YouTube, Facebook and Twitter squelch Trump's video on Capitol breach

According to a company spokesman, YouTube removed the video separately. He said the post violated his guidelines on content attributed to widespread electoral fraud during the 2020 election. The spokesman said YouTube would allow users to repost the video if it had additional educational context.

Facebook first addressed the post by adding a label directing users to authoritative sources of information about the elections, which read, “The US has laws, procedures and institutions to ensure the integrity of our elections.” It later escalated its decision by completely removing the post.

“This is an emergency situation and we are taking appropriate immediate action, including removing President Trump’s video,” tweeted Guy Rosen, Facebook’s integrity chief. “We removed it because we felt it would carry rather than reduce the risk of persistent violence.”

Trump used the video to continue falsely claiming he won in November, not President-elect Joe Biden.

“It was a landslide election and everyone knows it, especially the other side, but you have to go home now. We must have peace. We have to have law and order, ”Trump said in the video, hours after a crowd of rioters broke through the Capitol and entered the chambers of the House and Senate.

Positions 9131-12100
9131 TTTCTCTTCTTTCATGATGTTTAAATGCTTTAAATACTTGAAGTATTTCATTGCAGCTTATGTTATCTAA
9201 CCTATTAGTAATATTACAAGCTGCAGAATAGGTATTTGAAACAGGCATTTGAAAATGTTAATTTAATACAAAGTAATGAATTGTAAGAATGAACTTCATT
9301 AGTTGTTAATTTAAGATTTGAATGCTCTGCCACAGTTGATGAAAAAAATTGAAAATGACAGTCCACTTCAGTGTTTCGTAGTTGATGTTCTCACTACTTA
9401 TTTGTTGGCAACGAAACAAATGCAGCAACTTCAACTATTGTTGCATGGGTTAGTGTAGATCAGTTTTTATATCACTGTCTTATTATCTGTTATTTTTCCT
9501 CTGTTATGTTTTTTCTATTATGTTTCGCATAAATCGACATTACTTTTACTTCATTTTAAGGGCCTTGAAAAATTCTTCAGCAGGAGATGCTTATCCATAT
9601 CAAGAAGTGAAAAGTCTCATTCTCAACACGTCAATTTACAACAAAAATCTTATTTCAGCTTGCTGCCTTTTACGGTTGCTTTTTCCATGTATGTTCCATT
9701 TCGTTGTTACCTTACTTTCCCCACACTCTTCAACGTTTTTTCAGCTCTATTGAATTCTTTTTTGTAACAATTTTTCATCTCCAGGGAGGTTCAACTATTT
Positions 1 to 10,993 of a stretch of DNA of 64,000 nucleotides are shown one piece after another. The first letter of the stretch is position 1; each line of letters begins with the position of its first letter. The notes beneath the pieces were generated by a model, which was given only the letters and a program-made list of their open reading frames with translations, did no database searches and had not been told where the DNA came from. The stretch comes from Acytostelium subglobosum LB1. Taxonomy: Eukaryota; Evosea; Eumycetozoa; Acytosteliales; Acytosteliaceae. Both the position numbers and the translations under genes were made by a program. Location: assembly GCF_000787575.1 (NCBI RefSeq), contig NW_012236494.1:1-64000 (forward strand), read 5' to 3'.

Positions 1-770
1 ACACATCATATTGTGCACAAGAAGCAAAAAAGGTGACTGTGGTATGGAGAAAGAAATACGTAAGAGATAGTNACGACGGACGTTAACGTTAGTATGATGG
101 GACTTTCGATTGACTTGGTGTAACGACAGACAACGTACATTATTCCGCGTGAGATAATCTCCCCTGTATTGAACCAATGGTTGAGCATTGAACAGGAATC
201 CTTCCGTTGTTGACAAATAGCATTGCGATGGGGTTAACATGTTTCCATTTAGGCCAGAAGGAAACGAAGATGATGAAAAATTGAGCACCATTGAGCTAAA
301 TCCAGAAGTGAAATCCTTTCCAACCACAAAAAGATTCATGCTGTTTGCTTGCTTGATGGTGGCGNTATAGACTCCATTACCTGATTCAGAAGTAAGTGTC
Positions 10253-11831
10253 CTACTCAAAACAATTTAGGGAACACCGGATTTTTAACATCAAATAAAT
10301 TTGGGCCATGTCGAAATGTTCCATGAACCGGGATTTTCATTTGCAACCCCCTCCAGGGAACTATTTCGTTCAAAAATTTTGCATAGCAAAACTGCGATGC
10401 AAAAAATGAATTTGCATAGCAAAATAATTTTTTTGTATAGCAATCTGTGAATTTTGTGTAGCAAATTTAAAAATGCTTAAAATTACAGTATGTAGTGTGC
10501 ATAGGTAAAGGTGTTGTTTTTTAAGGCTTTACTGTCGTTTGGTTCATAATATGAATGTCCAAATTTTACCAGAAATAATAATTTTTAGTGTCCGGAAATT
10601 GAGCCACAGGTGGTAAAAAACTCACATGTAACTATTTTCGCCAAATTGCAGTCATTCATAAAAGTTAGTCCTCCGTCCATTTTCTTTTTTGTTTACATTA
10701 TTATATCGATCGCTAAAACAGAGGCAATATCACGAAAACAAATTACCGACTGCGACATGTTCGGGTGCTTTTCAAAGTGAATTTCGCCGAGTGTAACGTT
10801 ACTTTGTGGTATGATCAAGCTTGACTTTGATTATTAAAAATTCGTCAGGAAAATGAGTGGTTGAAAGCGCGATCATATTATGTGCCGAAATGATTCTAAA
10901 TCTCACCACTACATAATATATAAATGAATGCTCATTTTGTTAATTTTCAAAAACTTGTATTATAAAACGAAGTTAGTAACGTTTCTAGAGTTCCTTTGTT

Twitter’s public safety division tweeted that the social media company is “proactively working to protect the health of public conversation on-service and is taking action against content that violates its rules”. The social media platform also said it is “investigating other escalated enforcement actions” without going into further detail.

The companies have long been criticized by Democratic leaders, civil rights groups, and other advocates for failing to enforce their policies against inciting violence on their platforms in relation to Trump and his allies.

Social media platforms have again been urged to suspend or remove Trump during Wednesday’s riots, which resulted in Capitol Hill being locked down and lawmakers in gas masks evacuating as police distributed tear gas against rioters.

Jonathan Greenblatt, CEO of the Anti-Defamation League, issued a statement on Wednesday saying that “social media companies should suspend their accounts as soon as possible, as would any other advocate of disinformation and encourage violence. “

Rashad Robinson, president of the Color of Changed advocacy group, tweeted on Wednesday: “Enough is enough. It’s time for Facebook and Twitter to kick Trump off their platforms. “

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